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Launch & Learn

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Andy Black

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Launch & Learn

Imagine building the two sides of a bridge towards each other, to find they don’t meet in the middle?

That’s going to be sooo expensive to fix.

Engineers know how to build bridges. It’s been done many times before, and there are steps that need to be taken in a particular order.

I imagine they would be something like:
  1. Gather all requirements
  2. Come up with a design
  3. Build the foundations
  4. Build the next bit
  5. etc…
This is the “Waterfall Model”. It’s like water flowing down a series of waterfalls – once you’ve gone down a level you can’t go back up. It costs too much to go back up – so you better make sure you’ve got it right before you move onto the next step!

When Software Engineering was born, the waterfall model was widely adopted.

Except there were a few key difference between what structural engineers were building, and what software engineers were building.

Structural engineering problems are often “known” problems. Engineers know how to build a bridge, know what problems they can encounter, and know how to get around them.

People also know how they will use a bridge before it has been built, so requirements rarely change.


Software engineers, however, often build things that have never been built before.

And users constantly change their mind over the features they want from software or websites that are being built. (It’s almost like they don’t know what they want until they see it!)

The waterfall model doesn’t help you build something you’ve never built before, for people who don’t know what they want until they see it.

So the smart software engineers came up with a different way of working… called “Agile Methodologies”.

Instead of spending 6 months gathering requirements, 6 months to design the solution, and 12 months to build the solution (the classic waterfall method), software engineers have short cycles where they get the most important requirements, design and build a prototype, get people to use the prototype, learn from feedback, and start a new cycle where they “iterate” the initial prototype.

Cycles can last a matter of weeks, and this agile method helps software engineers build what the users actually want, rather than what they thought the users wanted.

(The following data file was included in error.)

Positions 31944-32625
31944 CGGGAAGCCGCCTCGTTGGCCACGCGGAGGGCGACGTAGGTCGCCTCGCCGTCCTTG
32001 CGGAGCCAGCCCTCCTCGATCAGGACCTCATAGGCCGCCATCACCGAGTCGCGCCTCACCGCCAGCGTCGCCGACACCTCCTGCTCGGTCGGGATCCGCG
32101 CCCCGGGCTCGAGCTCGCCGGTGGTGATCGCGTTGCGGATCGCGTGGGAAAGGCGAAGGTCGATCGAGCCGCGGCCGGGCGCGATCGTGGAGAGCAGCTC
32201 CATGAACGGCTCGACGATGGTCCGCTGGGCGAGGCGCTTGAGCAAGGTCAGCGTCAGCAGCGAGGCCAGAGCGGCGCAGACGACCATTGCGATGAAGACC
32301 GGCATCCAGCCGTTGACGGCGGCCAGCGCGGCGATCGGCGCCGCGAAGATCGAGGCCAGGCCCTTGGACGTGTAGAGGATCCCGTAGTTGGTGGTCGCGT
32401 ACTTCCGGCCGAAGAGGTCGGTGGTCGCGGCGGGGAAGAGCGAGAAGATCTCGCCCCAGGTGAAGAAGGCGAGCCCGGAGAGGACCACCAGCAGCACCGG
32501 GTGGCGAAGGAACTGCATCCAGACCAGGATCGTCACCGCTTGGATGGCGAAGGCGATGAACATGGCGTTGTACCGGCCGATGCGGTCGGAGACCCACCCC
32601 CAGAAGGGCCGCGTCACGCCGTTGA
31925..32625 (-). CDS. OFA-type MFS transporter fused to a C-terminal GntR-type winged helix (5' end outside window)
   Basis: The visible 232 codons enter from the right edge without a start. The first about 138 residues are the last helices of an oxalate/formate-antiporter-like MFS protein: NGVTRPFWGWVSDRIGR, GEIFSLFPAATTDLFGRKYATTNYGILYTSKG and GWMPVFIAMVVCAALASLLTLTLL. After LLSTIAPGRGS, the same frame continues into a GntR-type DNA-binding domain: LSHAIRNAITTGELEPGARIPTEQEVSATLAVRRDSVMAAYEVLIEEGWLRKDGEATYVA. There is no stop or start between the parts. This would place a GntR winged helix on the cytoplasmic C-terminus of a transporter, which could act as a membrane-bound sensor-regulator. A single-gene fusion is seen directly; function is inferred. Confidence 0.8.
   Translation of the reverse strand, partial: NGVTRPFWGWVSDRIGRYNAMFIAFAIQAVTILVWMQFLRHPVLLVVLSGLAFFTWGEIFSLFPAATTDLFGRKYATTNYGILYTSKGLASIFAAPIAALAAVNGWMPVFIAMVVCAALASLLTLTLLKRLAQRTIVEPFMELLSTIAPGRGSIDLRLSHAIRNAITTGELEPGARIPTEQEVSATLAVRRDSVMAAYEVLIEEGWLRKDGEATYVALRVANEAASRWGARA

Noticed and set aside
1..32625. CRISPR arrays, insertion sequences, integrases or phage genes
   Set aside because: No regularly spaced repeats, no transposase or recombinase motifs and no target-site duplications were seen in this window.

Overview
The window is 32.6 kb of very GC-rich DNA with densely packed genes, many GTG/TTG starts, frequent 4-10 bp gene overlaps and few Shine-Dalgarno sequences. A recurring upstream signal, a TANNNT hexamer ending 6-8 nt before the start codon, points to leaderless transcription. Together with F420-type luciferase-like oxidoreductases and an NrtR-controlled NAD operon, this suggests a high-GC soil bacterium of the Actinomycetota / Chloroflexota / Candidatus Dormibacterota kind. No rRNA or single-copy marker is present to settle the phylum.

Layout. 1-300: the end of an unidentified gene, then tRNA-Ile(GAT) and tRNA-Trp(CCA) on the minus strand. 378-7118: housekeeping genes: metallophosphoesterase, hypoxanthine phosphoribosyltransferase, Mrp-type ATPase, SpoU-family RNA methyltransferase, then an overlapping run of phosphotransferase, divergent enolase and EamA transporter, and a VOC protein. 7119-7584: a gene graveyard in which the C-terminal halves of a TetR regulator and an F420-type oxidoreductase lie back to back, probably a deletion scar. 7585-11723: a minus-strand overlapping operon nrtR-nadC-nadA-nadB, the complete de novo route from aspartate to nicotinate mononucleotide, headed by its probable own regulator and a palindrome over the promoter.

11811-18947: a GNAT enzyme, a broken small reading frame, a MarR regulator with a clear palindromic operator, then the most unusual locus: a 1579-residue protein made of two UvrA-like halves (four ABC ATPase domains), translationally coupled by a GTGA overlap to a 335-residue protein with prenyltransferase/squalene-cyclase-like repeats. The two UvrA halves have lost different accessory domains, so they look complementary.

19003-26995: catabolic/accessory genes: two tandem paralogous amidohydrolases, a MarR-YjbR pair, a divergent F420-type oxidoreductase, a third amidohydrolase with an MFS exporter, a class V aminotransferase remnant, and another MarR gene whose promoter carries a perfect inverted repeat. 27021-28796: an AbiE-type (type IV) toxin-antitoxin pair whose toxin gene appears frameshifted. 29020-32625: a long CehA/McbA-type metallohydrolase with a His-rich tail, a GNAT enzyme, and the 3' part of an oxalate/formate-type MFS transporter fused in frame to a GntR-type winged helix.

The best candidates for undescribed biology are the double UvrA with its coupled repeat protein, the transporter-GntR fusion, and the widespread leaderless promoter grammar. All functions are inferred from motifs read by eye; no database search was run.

Sound familiar?

(drum roll)

Enter “Agile Marketing”.

This is where you build something quickly to get feedback from your market, so that you can iterate your offering and get into a continuous cycle of improvement.

So that when you eventually “ship”, you have no surprises, and already know the market wants what you’re selling.

Or if it’s a dud, you’ve already taken the product round the back and given it a swift bullet… before you invested too much time and money into developing it.

“Fail fast” as they say.

I do like the phrase “agile marketing”, but I’m not a big fan of buzz words that mystify rather than demystify.

One of my favourite phrases is one I read in Seth Godins awesome little book “Meatball Sundae”.

In it he summed up all this agile methodologies and agile marketing in 3 small words:

LAUNCH AND LEARN

It’s become my mantra.

I’ve said before that the biggest benefit of AdWords is not that you buy traffic, but that you get to find out what your market actually wants, so that you can build it and sell it to them.



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randomnumber314

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Andy, if there's one thing I would tell newbies to do, reading your threads is an absolute must. I have a little bit of adword knowledge and experience, but I have enough to know that you understand what you're doing. Rep++ Your posts and some of the other gold posts should be put on a list and emailed to everyone as soon as they sign up here as required reading.
 

marklov

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This deserves a bump.

Just launch and get shit done if something goes wrong then you know exactly what to fix.
 

TheChosenOne

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(You might want to read this post first.)

Launch & Learn

Imagine building the two sides of a bridge towards each other, to find they don’t meet in the middle?

That’s going to be sooo expensive to fix.

Engineers know how to build bridges. It’s been done many times before, and there are steps that need to be taken in a particular order.

I imagine they would be something like:
  1. Gather all requirements
  2. Come up with a design
  3. Build the foundations
  4. Build the next bit
  5. etc…
This is the “Waterfall Model”. It’s like water flowing down a series of waterfalls – once you’ve gone down a level you can’t go back up. It costs too much to go back up – so you better make sure you’ve got it right before you move onto the next step!

When Software Engineering was born, the waterfall model was widely adopted.

Except there were a few key difference between what structural engineers were building, and what software engineers were building.

Structural engineering problems are often “known” problems. Engineers know how to build a bridge, know what problems they can encounter, and know how to get around them.

People also know how they will use a bridge before it has been built, so requirements rarely change.